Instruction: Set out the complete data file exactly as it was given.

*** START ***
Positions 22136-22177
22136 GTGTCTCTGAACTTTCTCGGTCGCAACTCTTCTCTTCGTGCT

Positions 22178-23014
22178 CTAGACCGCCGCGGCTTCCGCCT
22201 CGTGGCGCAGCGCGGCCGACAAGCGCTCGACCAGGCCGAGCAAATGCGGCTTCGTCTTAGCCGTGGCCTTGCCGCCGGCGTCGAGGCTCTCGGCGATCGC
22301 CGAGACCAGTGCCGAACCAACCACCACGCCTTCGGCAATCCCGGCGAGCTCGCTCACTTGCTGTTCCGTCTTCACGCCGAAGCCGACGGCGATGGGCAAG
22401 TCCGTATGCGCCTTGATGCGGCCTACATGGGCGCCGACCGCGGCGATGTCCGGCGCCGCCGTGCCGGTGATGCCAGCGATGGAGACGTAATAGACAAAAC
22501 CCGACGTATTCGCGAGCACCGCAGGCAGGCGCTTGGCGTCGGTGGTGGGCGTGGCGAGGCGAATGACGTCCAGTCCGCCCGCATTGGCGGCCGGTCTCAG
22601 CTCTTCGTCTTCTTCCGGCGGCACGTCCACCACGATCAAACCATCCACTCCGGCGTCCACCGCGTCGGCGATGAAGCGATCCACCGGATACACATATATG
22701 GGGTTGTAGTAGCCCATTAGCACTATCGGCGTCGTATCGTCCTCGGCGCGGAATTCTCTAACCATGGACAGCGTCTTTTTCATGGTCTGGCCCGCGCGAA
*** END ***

Positions 22136-22177
22136 GTGTCTCTGAACTTTCTCGGTCGCAACTCTTCTCTTCGTGCT

Positions 22178-23014
22178 CTAGACCGCCGCGGCTTCCGCCT
22201 CGTGGCGCAGCGCGGCCGACAAGCGCTCGACCAGGCCGAGCAAATGCGGCTTCGTCTTAGCCGTGGCCTTGCCGCCGGCGTCGAGGCTCTCGGCGATCGC
22301 CGAGACCAGTGCCGAACCAACCACCACGCCTTCGGCAATCCCGGCGAGCTCGCTCACTTGCTGTTCCGTCTTCACGCCGAAGCCGACGGCGATGGGCAAG
22401 TCCGTATGCGCCTTGATGCGGCCTACATGGGCGCCGACCGCGGCGATGTCCGGCGCCGCCGTGCCGGTGATGCCAGCGATGGAGACGTAATAGACAAAAC
22501 CCGACGTATTCGCGAGCACCGCAGGCAGGCGCTTGGCGTCGGTGGTGGGCGTGGCGAGGCGAATGACGTCCAGTCCGCCCGCATTGGCGGCCGGTCTCAG
22601 CTCTTCGTCTTCTTCCGGCGGCACGTCCACCACGATCAAACCATCCACTCCGGCGTCCACCGCGTCGGCGATGAAGCGATCCACCGGATACACATATATG
22701 GGGTTGTAGTAGCCCATTAGCACTATCGGCGTCGTATCGTCCTCGGCGCGGAATTCTCTAACCATGGACAGCGTCTTTTTCATGGTCTGGCCCGCGCGAA